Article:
Rights shared by all citizens typically inspire broad agreement amongst community members, while responsibilities differ wildly based on possibility, opportunity, status, wealth, and several other factors. The opportunities structure within countries is often very unequally distributed. We cannot deny socio-economic differences and multiple forms of discrimination within and across nations. On a global level, we see even greater differences in economic development, political systems, and individual freedom. The nation-states remain the strongest denominator of identity. If we look at surveys such as the World Values Survey, people around the world first identify as a citizen of a country instead of thinking of themselves as a citizen of the world. However, global citizenship as an overarching and fluid concept is not in contrast to the narrower ideas of national citizenship. It is not related to passports or a critique of patriotism. Instead, it suggests another layer of citizenship that transcends nationalism and points toward the shared destiny we face as humans in this world.

The challenge to conceptually differentiate global citizenship from national citizenships is that global citizenship now seems beyond the reach of large sections of society because the concept appears mentally incompatible with our national identity. If your national identity is at odds with your ideas of citizenship and its associated rights, then global citizenship will remain a mirage. Global citizenship, though, is not aiming to compete with national, regional, or ethnic identities. Within global citizenship, there is even ample room for patriotism, however, not as one nation before others, but as a sense of responsibility towards the world departing from one’s own feeling of belonging. Global citizenship acknowledges origins and belongings but argues for an overarching idea of shared responsibility towards each other, transcending national borders.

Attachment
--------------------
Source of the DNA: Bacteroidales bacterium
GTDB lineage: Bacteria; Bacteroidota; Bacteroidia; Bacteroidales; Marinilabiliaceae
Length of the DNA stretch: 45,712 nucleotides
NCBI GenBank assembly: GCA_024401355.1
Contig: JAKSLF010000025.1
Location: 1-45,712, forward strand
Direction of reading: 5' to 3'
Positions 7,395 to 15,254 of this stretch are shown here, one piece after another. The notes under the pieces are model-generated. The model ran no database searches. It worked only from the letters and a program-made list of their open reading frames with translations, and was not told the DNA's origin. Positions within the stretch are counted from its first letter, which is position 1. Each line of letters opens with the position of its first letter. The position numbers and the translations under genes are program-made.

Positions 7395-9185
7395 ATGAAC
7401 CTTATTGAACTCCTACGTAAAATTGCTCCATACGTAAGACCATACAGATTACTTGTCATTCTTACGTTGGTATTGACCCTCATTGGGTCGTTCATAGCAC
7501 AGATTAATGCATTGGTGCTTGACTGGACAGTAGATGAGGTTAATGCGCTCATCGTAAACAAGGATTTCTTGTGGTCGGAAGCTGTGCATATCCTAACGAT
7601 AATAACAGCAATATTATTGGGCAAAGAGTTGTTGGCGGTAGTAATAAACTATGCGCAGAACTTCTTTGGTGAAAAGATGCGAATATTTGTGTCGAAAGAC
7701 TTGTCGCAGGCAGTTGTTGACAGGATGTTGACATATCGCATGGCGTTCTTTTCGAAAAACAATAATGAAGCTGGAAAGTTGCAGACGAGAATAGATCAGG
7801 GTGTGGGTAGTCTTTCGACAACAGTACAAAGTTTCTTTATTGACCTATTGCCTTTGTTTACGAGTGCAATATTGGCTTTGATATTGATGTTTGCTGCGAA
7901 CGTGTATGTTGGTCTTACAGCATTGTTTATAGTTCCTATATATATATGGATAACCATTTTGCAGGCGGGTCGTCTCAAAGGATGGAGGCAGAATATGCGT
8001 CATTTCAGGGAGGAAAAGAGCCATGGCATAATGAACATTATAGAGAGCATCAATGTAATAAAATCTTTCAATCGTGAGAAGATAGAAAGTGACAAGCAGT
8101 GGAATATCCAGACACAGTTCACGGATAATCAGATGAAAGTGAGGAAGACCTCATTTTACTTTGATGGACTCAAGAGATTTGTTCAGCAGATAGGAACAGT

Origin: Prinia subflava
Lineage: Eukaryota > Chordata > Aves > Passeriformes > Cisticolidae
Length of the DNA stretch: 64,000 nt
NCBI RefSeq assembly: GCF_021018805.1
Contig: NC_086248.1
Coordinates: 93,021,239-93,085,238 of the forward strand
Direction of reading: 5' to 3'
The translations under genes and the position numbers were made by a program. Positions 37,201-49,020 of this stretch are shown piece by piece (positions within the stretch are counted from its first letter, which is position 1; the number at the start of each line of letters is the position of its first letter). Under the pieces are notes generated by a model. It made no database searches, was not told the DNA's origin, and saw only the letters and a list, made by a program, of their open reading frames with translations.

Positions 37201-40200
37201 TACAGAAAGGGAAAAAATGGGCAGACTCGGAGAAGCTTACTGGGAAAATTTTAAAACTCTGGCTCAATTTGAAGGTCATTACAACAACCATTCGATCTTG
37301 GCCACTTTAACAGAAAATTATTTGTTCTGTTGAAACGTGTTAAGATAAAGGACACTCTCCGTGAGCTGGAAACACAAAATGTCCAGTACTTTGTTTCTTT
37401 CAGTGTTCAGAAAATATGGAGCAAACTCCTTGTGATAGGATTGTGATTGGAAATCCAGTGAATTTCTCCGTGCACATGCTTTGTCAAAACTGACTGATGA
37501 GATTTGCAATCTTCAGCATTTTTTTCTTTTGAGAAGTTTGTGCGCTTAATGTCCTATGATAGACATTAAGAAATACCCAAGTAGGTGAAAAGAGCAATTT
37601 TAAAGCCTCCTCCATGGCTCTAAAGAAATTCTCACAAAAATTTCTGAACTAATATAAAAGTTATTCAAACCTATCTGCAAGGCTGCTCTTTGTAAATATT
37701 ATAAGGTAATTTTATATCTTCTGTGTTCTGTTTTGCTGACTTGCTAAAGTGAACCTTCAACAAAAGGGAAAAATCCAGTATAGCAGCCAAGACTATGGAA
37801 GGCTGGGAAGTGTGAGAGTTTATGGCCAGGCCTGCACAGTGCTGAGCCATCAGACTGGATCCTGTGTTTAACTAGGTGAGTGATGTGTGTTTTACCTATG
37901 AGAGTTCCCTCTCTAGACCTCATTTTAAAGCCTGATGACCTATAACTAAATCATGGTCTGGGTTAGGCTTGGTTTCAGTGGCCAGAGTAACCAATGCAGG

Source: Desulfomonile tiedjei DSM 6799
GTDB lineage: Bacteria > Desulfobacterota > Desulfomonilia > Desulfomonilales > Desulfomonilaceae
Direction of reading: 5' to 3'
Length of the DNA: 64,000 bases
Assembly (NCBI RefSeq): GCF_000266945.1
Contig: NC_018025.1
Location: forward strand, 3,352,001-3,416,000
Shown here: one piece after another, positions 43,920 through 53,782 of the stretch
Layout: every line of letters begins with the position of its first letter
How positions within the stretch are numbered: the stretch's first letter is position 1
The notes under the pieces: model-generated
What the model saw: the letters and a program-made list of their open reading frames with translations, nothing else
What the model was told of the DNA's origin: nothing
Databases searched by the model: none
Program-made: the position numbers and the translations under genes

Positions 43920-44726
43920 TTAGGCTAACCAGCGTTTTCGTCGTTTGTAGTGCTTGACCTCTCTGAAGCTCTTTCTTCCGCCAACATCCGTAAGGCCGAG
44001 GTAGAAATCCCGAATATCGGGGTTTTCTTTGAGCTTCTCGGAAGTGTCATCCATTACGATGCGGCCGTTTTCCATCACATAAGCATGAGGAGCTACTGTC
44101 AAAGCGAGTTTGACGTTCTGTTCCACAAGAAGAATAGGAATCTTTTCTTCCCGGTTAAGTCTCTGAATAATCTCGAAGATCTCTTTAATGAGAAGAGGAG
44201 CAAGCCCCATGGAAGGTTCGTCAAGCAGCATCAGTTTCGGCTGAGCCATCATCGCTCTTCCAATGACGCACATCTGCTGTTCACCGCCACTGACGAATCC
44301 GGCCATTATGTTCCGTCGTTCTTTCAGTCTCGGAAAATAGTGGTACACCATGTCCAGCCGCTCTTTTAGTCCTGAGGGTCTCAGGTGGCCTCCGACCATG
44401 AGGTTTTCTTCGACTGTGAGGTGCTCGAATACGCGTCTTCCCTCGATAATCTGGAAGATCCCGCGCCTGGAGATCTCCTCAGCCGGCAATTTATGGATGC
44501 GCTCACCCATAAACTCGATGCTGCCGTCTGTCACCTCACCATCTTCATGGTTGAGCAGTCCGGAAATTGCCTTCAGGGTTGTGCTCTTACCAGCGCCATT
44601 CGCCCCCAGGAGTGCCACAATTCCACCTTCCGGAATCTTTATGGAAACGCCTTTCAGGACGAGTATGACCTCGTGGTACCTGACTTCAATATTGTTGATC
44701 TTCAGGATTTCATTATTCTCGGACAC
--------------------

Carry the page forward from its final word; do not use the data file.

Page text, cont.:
However, global citizenship does conflict with strong nationalism. The growing nationalism of stagnating industrial economies was built on the back of pro-globalization and pro- immigration policies. These upsides have already been socially and economically absorbed over two or three generations. Still, the current task of equitable sharing of resources and opportunities has become a polarizing social and political choice in all advanced nations. This is because it would require these societies to recalibrate, and there is a fear of losing their worth and sacrificing their quality of life by being accommodative for the sake of others. The strong nation-first rhetoric we hear is in contrast with multilateralism and global collaboration. Understandably, governments need to fulfill their citizens’ needs first, but when nationalism leads to isolationism and hostility, it conflicts with global partnerships for addressing shared problems.